ACLU Ohio, Dēmos, and Lawyers’ Committee File Lawsuit on behalf of Ohio League of Women Voters & Ohio APRI Challenging Ohio’s ‘New’ Primary

03.30.20

ACLU Ohio, Dēmos, and Lawyers’ Committee File Lawsuit on behalf of Ohio League of Women Voters & Ohio APRI Challenging Ohio’s ‘New’ Primary

COLUMBUS– Today the ACLU of Ohio, Lawyers’ Committee for Civil Rights Under Law and Dēmos filed a lawsuit on behalf of the League of Women Voters of Ohio, the Ohio A. Philip Randolph Institute, and several Ohio voters, challenging H.B. 197, legislation that established a ‘new’ primary election, which is set to occur on April 28. The voting rights organizations contend that the timeline and process the legislature laid out for conducting a cumbersome vote-by-mail process in one month’s time, and the fact that the bill sets the voter registration deadline 70 days before the new primary date, will prevent thousands of eligible citizens from casting a ballot and unconstitutionally burdens the right to vote.

H.B. 197 is a broad coronavirus relief bill that was signed into law by Governor DeWine on Friday, March 27. Notably, before the legislation was passed, both Secretary of State Frank LaRose and the bipartisan Ohio Association of Election Officials noted that April 28 did not give them enough time to conduct an election.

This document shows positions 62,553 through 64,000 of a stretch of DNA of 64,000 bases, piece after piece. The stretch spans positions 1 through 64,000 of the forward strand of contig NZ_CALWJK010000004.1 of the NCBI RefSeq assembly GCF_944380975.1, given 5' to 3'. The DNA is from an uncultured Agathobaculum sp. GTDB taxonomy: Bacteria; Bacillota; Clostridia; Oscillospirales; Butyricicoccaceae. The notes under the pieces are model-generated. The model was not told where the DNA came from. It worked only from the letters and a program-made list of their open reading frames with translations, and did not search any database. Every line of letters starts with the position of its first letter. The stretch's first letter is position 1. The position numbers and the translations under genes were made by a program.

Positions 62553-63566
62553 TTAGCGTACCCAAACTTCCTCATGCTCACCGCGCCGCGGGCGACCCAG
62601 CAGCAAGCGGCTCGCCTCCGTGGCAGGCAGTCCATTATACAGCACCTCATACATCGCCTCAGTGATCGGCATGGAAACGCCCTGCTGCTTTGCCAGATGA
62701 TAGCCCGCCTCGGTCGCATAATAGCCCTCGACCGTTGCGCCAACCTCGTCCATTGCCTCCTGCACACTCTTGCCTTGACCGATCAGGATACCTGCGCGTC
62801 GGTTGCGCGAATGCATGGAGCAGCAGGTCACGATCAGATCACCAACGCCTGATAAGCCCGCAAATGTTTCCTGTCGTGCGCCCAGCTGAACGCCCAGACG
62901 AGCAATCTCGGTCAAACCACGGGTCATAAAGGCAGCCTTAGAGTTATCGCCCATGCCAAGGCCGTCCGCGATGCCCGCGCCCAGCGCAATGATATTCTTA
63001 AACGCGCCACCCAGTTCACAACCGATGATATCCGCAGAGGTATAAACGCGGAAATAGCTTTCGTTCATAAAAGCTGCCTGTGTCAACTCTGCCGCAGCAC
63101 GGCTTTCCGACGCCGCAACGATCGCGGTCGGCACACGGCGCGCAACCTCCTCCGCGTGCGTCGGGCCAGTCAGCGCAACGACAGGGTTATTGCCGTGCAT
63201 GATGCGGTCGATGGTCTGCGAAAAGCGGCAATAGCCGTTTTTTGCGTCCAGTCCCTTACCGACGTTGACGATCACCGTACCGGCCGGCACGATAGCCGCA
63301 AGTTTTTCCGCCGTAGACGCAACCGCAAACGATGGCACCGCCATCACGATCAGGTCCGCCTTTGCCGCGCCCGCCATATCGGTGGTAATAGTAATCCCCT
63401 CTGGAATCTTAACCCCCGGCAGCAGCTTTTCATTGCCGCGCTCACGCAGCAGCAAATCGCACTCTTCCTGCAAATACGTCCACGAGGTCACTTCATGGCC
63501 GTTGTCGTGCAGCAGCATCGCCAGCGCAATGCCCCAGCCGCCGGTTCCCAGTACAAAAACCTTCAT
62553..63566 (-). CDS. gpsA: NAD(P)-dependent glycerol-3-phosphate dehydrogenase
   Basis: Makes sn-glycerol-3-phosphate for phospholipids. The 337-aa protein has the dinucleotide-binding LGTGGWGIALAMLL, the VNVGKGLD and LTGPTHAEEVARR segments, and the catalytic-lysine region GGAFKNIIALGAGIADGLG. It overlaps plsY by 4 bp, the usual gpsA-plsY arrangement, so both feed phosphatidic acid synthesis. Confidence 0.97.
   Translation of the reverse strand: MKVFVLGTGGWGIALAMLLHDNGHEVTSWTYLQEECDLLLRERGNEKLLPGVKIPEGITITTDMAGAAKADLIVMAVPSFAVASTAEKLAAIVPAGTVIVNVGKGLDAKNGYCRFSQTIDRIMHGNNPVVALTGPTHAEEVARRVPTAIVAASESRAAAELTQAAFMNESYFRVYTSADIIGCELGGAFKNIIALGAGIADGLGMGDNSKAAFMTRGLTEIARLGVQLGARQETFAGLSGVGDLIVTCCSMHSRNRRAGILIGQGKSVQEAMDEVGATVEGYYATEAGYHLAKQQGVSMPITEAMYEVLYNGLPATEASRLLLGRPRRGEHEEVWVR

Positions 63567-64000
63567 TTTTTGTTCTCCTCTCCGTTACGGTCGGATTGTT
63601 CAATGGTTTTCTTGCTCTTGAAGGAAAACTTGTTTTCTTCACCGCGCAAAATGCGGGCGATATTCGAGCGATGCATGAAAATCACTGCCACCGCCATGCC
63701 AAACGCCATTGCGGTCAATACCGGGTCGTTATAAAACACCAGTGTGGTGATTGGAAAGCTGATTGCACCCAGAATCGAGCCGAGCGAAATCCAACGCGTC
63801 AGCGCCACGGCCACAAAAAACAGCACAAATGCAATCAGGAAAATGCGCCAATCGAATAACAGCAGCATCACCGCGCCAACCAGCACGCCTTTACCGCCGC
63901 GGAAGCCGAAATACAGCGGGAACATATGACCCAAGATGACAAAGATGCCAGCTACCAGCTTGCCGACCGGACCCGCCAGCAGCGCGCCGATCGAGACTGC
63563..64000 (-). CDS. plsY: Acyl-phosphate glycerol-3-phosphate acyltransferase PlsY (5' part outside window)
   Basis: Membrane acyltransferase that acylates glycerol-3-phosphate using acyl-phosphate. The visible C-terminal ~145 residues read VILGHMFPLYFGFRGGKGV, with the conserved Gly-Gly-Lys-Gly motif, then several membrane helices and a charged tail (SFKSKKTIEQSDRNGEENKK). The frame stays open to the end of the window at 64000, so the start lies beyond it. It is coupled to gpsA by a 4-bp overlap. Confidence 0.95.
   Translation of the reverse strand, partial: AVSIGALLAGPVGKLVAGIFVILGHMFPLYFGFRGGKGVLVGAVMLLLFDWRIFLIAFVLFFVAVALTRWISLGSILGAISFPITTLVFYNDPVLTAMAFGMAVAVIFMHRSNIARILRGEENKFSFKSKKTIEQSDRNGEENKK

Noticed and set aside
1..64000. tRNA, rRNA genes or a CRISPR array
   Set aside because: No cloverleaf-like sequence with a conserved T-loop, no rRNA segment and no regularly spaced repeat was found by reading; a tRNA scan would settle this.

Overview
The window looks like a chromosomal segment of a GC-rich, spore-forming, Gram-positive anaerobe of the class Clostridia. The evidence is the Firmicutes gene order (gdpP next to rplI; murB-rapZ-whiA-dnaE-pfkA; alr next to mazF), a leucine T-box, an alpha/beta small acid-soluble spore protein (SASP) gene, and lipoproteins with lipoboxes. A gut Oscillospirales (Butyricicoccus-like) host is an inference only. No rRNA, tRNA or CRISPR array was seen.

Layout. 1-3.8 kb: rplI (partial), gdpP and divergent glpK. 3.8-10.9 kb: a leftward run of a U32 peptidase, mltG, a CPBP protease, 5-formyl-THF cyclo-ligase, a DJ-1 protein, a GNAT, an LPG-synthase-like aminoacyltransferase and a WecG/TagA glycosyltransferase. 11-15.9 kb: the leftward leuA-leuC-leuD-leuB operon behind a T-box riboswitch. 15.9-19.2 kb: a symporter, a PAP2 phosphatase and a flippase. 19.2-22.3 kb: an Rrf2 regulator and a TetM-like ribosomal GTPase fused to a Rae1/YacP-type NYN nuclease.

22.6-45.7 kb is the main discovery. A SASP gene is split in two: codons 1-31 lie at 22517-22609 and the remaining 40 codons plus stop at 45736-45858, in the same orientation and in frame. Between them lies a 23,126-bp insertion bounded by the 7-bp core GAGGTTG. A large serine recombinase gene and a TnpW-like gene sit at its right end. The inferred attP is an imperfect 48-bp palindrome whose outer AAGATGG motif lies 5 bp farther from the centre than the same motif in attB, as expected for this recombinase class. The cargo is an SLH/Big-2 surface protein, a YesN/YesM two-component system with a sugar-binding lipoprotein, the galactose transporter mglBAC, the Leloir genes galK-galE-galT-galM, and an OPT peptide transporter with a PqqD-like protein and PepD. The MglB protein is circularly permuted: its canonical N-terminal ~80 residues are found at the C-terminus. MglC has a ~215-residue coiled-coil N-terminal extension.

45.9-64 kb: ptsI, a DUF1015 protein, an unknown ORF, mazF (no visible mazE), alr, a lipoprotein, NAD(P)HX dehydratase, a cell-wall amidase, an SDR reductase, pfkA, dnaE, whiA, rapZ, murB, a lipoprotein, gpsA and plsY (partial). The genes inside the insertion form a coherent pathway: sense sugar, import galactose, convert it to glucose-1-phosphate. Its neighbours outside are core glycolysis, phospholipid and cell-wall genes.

Plaintiffs ask the court to:

  • order county board of elections to directly mail primary ballots to all registered voters who have not already cast a ballot in this election, return postage pre-paid;
  • allow voters who do not receive a ballot in time to vote at the board of elections;
  • select an election date that would allow elections officials enough time to effectively administer the election and inform voters about how the primary election will proceed; and
  • set the registration date 30 days prior to the primary date, as required by federal law.

“Under the General Assembly’s undemocratic election scheme, thousands, if not millions, of Ohioans will not get to vote through no fault of their own,” said Jen Miller, Executive Director of the League of Women Voters of Ohio. “Ohio’s inefficient absentee voting system wasn’t designed for this massive scale, especially under such an impossible timeframe. We call on the justice system to ensure that Ohio’s primary is constitutional and accessible.”

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